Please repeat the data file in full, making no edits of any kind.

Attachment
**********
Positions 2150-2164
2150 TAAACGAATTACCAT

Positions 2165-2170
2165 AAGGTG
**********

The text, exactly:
Positions 2150-2164
2150 TAAACGAATTACCAT

Positions 2165-2170
2165 AAGGTG